Inside Philanthropy’s Boardroom 'Bubble'
A first-of-its-kind Chronicle analysis puts data behind the longstanding concern that large foundations are elite, insular, and out of touch with average Americans.
At the 20 wealthiest national foundations, which control $162 billion in assets, plenty of board members have degrees from top private universities, but only a handful few live in rural or poor parts of the United States.
The analysis, which examined the gender, race, education, and residence of 232 foundation trustees, found that:
- More trustees have Harvard degrees (52) than live in the “flyover states” (51).
- Only one of the 232 trustees lives in one of the five states with the highest poverty rates.
- 81 percent have graduate degrees.
- 40 percent have Ivy League degrees.
The Chronicle also examined racial, ethnic and gender diversity on the boards. It found that 72 percent of trustees are white, while 63 percent are male.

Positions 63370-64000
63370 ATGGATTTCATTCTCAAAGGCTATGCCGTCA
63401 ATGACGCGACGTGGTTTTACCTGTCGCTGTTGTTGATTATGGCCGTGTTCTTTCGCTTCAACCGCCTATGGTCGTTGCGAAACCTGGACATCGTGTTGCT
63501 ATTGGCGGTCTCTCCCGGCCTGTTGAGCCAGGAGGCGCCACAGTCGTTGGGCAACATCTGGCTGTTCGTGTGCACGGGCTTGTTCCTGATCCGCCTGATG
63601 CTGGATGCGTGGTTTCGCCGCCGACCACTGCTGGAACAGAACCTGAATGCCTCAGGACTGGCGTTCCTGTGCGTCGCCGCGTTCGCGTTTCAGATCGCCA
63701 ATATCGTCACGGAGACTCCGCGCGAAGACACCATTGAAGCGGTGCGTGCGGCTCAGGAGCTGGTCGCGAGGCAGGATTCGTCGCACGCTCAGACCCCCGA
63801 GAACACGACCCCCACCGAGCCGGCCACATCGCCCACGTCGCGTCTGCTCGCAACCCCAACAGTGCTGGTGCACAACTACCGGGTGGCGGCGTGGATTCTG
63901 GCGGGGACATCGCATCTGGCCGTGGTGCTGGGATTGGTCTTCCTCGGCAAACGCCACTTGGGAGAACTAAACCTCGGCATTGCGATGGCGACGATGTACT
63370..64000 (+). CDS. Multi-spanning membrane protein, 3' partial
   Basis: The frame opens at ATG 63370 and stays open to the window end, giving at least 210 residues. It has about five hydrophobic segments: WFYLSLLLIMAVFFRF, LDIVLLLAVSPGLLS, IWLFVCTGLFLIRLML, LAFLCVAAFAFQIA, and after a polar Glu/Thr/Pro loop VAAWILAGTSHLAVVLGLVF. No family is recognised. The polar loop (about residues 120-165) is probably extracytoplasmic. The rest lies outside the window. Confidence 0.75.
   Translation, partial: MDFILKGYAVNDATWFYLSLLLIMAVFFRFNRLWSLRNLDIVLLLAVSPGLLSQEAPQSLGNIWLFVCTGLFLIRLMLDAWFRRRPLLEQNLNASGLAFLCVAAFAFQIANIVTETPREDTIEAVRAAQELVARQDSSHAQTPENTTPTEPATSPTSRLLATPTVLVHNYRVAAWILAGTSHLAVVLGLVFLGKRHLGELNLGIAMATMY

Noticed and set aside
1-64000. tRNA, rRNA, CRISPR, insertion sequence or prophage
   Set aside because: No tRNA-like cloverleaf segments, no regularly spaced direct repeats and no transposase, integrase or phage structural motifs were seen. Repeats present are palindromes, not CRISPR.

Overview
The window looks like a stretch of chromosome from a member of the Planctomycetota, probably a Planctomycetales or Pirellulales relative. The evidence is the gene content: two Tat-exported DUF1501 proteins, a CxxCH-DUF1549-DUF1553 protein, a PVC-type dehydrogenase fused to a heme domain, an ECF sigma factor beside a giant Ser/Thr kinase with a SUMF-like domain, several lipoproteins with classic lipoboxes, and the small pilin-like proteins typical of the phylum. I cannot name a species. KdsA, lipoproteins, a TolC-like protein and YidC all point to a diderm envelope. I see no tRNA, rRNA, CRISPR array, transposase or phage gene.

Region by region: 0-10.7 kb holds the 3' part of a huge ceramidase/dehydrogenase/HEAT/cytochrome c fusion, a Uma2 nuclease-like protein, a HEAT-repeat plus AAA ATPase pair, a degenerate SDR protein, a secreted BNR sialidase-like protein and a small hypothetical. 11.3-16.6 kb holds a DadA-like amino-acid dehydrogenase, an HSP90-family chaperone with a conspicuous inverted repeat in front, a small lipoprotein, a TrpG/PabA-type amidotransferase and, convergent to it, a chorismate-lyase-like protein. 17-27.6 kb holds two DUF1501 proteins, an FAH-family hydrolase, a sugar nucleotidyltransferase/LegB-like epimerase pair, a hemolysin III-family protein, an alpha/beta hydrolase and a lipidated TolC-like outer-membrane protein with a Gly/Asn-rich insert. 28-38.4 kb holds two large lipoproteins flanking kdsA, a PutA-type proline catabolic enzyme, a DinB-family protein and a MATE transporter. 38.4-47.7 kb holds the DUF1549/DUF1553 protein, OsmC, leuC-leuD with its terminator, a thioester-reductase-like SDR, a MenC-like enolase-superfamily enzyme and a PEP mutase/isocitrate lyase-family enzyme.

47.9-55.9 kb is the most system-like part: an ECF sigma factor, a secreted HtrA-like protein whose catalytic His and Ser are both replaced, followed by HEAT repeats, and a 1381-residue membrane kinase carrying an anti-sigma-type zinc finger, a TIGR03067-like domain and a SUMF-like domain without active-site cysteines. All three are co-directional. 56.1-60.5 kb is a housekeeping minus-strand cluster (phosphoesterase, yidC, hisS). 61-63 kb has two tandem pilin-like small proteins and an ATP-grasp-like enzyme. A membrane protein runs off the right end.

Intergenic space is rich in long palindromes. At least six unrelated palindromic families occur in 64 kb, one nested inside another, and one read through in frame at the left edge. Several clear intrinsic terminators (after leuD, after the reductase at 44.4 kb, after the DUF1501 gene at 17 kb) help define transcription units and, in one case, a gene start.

See the full report here. Below are data on the trustees for each of the 20 foundations in our analysis. Click on a foundation name to see information about each board; you can also click on up to three foundation names to see the information on multiple boards.
This content is available exclusively to Chronicle subscribers
Already a subscriber?
Log in now
The Chronicle is your leading source of news, information, and jobs specifically designed for nonprofit professionals.
Your subscription includes:
- Unlimited access to the online Resource Center
- Our monthly magazine
- Free access to GrantStation’s exclusive database
- Nonprofit Adviser — a subscriber-only newsletter